Rio de Janeiro, Brazil has long been known as a city precariously balanced on the edge of chaos. A city of vibrant culture and life, it is also one of the most dangerous cities in the world. The majority of its population lives in one of 70 slums, known as favelas, which are ruled by violent drug gangs. These heavily armed gangs routinely engage in pitched gun battles with the police, with the city’s residents often caught in the crossfire.
With the police force under funded, under equipped and rife with corruption, the drug gangs pretty much have their way within the confines of the favelas and frequently outgun the police when fighting spills over into the city proper. The situation is bad enough that the government created a special paramilitary force known as BOPE (Battalion for Special Police Operations) charged with dealing with the drug gangs. With their symbol being a skull flanked by crossed swords and a pistol, it’s no secret what these guys are about. The new film “Tropa de Elite” (”Elite Squad”) spotlights BOPE in a way the Brazilian government would probably rather it didn’t.
Written by Rodrigo Pimentel, a 12 year veteran of BOPE himself, “Tropa de Elite” is a grim, frequently shocking, but ultimately evenhanded critique of the cycle of violence that engulfs Rio. The film focuses on Captain Nascimento (Wagner Moura, “Carandiru”), a hard-nosed squad commander in BOPE. With the birth of his first child only weeks away, Nascimento is struggling to find the reasons to keep putting his life on the line every day at work. He finally hatches a plan to find a replacement for his position so that he can quit the force.
This brings us to a parallel plot thread concerning two young police cadets - Neto, a gung-ho trigger happy thug and Matias, a fevela resident who attends law school on the side - whom Nacimento marks as his potential replacements. The problem is that he sees the qualities he wants in each man, but not enough of them in either one. However, several incursions into the favelas to clean them out ahead of a visit by the Pope shape the men in unexpected and tragic ways.
Filmed in a hand-held Cinéma-vérité style, “Tropa de Elite” is a fast paced and engaging film. It can almost be called a kind of the anti-”City of God,” following the police rather than the criminals. It employs a similar episodic narrative structure (complete with chapter breaks) and deadpan narration that keeps the energy high and the story moving forward. And like “City of God,” it doesn’t shy away from showing the grim realities of the conflict between the police and drug gangs. It offers a scathing portrayal of the corruption that is engrained in The System which prevents the wheels of justice from turning.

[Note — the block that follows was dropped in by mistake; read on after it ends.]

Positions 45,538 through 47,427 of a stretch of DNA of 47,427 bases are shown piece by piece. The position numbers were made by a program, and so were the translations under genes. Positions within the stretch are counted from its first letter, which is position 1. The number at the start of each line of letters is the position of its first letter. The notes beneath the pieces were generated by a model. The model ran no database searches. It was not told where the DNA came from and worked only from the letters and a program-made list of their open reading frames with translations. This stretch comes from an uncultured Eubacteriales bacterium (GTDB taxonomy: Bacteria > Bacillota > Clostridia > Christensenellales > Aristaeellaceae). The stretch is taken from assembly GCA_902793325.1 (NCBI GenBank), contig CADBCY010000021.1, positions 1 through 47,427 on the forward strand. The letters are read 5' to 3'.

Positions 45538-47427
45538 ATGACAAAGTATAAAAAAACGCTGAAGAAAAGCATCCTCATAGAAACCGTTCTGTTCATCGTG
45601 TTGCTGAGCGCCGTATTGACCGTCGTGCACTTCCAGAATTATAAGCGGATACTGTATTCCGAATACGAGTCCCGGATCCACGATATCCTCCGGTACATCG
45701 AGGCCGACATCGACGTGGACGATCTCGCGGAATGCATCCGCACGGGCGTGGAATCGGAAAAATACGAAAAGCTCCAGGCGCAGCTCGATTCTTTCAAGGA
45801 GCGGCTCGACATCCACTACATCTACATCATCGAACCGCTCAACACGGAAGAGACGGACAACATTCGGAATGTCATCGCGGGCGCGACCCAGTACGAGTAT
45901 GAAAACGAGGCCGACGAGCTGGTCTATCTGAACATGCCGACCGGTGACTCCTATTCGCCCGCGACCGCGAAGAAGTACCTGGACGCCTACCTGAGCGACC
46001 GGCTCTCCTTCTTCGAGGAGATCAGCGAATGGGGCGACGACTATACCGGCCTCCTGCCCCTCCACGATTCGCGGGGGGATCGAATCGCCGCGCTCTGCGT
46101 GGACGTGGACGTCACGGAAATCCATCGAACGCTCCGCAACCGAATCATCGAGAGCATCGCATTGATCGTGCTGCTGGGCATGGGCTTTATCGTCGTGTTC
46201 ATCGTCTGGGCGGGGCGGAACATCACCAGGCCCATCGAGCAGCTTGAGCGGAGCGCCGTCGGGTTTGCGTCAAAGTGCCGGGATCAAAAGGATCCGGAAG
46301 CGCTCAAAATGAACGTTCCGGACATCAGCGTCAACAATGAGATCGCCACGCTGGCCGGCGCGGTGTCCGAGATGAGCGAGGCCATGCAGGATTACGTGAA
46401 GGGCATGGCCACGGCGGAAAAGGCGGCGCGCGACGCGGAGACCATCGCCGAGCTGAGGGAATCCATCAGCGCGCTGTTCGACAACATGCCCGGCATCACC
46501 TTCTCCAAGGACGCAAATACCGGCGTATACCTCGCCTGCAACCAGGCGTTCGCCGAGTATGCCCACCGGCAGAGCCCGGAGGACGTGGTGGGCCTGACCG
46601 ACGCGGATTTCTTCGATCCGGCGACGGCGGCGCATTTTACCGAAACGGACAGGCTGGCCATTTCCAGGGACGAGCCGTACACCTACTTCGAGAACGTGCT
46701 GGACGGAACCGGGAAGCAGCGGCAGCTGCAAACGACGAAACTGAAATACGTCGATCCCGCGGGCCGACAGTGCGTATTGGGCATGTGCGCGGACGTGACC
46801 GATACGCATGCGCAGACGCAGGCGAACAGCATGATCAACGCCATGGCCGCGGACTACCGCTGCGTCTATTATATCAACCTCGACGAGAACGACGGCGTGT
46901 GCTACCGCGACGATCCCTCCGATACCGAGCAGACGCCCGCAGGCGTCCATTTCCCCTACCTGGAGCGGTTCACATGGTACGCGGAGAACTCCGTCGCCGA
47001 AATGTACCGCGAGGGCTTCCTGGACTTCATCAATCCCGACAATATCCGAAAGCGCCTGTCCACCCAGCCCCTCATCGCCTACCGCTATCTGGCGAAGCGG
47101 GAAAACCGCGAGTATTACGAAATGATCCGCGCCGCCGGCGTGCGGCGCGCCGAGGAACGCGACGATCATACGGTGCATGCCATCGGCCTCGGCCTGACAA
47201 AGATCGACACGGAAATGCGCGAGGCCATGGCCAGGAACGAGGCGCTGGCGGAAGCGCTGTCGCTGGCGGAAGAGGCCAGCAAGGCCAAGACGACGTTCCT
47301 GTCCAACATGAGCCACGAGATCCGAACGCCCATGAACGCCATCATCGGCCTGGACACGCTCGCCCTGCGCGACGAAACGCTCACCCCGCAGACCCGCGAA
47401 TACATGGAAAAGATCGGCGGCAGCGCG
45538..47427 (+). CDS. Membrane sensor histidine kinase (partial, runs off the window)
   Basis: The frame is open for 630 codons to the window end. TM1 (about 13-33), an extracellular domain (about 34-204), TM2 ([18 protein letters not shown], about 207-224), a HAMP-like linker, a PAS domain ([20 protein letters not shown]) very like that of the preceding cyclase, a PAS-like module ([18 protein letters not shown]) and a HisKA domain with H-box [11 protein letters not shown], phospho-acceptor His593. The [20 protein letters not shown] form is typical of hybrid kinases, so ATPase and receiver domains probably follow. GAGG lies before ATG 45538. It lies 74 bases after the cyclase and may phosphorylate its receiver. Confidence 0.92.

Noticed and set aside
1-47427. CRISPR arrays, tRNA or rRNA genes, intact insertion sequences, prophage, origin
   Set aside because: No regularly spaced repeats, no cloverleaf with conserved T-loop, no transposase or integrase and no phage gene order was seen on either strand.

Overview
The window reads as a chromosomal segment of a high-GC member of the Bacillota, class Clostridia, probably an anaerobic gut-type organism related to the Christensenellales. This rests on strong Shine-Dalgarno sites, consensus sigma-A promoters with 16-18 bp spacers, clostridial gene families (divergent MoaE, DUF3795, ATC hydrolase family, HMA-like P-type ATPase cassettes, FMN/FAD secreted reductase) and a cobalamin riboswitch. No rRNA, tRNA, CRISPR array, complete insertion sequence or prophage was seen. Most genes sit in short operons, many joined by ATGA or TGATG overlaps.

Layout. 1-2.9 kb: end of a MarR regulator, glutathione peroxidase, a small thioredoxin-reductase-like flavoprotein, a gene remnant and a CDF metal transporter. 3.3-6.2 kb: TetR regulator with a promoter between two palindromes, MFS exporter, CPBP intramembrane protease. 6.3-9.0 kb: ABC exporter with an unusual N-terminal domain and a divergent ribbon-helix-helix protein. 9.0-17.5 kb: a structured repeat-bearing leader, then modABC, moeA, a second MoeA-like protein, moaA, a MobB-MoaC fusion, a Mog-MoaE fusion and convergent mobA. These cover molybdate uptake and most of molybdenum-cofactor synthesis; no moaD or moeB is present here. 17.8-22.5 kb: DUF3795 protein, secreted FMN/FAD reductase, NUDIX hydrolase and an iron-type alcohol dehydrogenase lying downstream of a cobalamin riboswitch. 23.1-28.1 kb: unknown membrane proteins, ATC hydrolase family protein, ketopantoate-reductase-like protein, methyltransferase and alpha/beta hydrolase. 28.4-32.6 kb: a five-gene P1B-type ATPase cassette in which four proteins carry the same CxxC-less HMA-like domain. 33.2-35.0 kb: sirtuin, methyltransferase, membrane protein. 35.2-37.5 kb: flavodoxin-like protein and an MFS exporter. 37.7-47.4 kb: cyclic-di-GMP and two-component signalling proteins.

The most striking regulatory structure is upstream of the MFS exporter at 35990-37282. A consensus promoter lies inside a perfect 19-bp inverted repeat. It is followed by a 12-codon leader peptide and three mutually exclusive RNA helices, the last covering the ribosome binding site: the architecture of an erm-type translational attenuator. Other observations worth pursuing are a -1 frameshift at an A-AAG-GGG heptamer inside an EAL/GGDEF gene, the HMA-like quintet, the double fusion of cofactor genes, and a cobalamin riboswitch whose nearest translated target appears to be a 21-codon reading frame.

Each division commander has his own scam going, be it collecting protection money from the local strip clubs or selling confiscated guns back to the drug gangs. There’s even a hilarious sequence where each division keeps moving the dead bodies from a gang shoot-out to another division’s jurisdiction so their field reports look better. However, despite BOPE claiming to only want uncorrupted officers amongst its ranks, the film shows them routinely engaging in tactics ranging from torture to out and out murder. But the film does not demonize BOPE for its heavy-handed tactics. Rather, it calls attention to the impossible situation Brazilian society has painted itself into. The streets are controlled by the drug gangs through violence of such a level that the only conceivable way to combat it is through greater violence. Unfortunately, this leaves the average citizen to deal with the consequences.
“Tropa de Elite” was a sensation in Brazil before it was even released in theaters thanks to it ironically falling victim to the rampant crime it criticizes. A rough cut of the film was stolen from the editing studio and bootleg DVDs flooded the usual channels. The film has touched a nerve among Brazilians. With the country still struggling to come to terms with its past and recent history of paramilitary death squads, it has garnered praise and criticism in equal measure from all parts of society. The government, naturally, has condemned the film’s position that BOPE operates outside the law, with the government condoning torture and murder as routine investigative practices (after all, ‘torture’ is no worse than Fraternity hazing, right?). However, the citizenry, particularly the residents of the favelas, have praised the film as painfully truthful. Reality is probably somewhere in between, but with the film’s script writer being a former member of BOPE, I’m inclined to think it’s pretty ugly.
“Tropa de Elite” is a harsh and frequently painful film to watch, but its unflinching portrayal of Rio’s struggles is fascinating. While its style is perhaps too slavishly reliant on Tarantino-esque structuring, it’s not as convoluted as other films of this type, such as the works of Alejandro González Iñárritu. The pseudo-documentary style camera work does get a bit hyperactive at times, but thankfully doesn’t make viewing the film a vertiginous experience. Overall, this is a thoughtful, insightful and frequently darkly funny film, but the impact of its social commentary is very real.